The best characterized legume genomes are those of the model plants Lotus and Medicago, which thus serve as useful references for comparison with Arachis. The Medicago genome harbors two "super-clusters" of resistance gene analogs, one in the upper region of chromosome 3 and one in the lower region of chromosome 6; clusters are also present in the upper regions of chromosomes 4 and 8 [59]. In Lotus, clusters of resistance gene analogs are present on chromosomes 1, 2 and 3 [60]. Interestingly, synteny between Medicago and Lotus appears to be poor in many of the genomic regions that harbor major resistance gene clusters [5961]. Therefore, it is notable that Arachis A-genome LGs 2 and 4, which harbor the most prominent clusters of candidate genes and QTLs, showed shattered synteny with both Lotus and Medicago. It is possible that the breakage of synteny in resistance gene clusters may be due to their fast evolving nature, and their clustering with another fast evolving component of the genome, retrotransposons [15]. However, not all candidate disease resistance genes containing regions of this A-genome map have poor synteny, and an example of the integration of LG III of cultivated peanut, LG 3 of the A-genome map and Medicago chromosomes is shown in Figure 4. The ability to integrate different maps in this way will increase with future work and increased marker densities.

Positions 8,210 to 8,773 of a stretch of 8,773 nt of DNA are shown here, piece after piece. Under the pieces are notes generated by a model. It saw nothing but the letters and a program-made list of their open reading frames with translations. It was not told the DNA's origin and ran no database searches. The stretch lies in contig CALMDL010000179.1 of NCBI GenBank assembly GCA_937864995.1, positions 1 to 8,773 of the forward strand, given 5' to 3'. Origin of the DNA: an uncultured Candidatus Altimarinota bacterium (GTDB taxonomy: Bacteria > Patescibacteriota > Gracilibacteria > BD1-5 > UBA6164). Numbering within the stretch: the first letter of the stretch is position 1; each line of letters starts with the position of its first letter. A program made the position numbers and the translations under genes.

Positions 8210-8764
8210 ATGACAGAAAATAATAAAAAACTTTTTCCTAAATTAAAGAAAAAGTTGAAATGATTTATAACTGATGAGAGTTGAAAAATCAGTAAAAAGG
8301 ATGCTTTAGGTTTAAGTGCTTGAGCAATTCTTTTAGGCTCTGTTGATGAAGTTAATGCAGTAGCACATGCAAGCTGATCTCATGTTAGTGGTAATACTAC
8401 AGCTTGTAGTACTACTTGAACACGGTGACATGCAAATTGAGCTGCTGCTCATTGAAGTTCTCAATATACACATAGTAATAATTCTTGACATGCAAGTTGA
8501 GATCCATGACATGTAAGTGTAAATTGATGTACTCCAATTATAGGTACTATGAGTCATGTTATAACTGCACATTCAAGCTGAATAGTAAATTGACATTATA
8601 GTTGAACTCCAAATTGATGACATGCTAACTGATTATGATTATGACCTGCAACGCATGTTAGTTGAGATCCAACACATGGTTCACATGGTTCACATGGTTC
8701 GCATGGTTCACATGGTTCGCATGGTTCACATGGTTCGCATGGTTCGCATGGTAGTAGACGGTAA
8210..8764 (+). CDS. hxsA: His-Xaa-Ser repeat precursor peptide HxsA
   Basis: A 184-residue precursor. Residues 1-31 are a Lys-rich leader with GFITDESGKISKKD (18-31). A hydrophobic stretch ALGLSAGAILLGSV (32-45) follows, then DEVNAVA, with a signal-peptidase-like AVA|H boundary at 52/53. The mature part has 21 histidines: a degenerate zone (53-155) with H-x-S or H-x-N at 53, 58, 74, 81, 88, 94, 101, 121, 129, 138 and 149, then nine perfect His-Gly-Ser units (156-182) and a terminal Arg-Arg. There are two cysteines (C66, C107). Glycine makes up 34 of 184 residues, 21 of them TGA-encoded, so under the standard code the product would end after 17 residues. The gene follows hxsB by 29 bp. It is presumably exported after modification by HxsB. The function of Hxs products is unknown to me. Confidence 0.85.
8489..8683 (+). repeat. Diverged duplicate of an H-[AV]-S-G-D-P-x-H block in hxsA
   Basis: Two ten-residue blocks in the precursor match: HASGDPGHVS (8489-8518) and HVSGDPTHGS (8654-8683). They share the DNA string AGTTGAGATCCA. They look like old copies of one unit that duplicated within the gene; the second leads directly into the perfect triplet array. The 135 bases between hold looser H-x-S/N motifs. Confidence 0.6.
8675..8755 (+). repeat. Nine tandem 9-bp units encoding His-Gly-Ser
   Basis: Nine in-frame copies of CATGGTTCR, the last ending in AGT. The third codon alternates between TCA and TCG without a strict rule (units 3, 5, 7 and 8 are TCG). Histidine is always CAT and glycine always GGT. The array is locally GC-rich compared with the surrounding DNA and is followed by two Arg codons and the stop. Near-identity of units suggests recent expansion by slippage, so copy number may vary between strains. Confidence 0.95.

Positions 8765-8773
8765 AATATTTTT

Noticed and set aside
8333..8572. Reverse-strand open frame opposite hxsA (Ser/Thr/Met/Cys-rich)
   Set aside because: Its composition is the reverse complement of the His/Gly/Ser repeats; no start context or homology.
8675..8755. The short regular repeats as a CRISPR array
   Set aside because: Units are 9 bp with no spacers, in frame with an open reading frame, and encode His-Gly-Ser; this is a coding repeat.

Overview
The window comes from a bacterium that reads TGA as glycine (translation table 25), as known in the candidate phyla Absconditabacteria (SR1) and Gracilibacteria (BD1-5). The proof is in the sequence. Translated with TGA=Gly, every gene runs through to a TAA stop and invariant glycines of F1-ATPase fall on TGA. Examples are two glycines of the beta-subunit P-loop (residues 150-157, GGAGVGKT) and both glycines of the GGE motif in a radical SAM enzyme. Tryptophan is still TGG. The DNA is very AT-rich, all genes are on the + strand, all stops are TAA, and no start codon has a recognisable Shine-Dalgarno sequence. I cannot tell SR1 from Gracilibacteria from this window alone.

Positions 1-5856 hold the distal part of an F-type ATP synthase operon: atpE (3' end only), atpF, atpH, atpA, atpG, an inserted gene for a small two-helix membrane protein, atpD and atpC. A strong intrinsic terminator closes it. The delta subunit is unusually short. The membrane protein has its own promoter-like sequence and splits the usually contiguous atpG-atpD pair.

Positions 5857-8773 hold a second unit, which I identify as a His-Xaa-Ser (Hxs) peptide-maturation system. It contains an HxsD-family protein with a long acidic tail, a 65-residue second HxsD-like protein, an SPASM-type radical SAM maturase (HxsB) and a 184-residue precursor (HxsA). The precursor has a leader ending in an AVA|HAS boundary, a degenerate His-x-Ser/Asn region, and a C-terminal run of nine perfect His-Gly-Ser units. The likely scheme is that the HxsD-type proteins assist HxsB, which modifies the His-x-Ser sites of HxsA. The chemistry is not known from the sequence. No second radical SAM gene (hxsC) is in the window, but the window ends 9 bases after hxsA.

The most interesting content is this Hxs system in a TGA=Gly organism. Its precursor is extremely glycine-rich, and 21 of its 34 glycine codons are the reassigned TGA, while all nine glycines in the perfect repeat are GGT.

The present study mapped 35 candidate genes and five QTLs for late leaf spot disease resistance. The study indicated several regions within the Arachis genome as being involved in controlling disease resistance. In particular, clustering of the candidate genes and QTLs suggests that the upper region of LG 4 and the lower region of LG 2 are likely to control disease resistance and to harbor clusters of disease resistance genes in Arachis.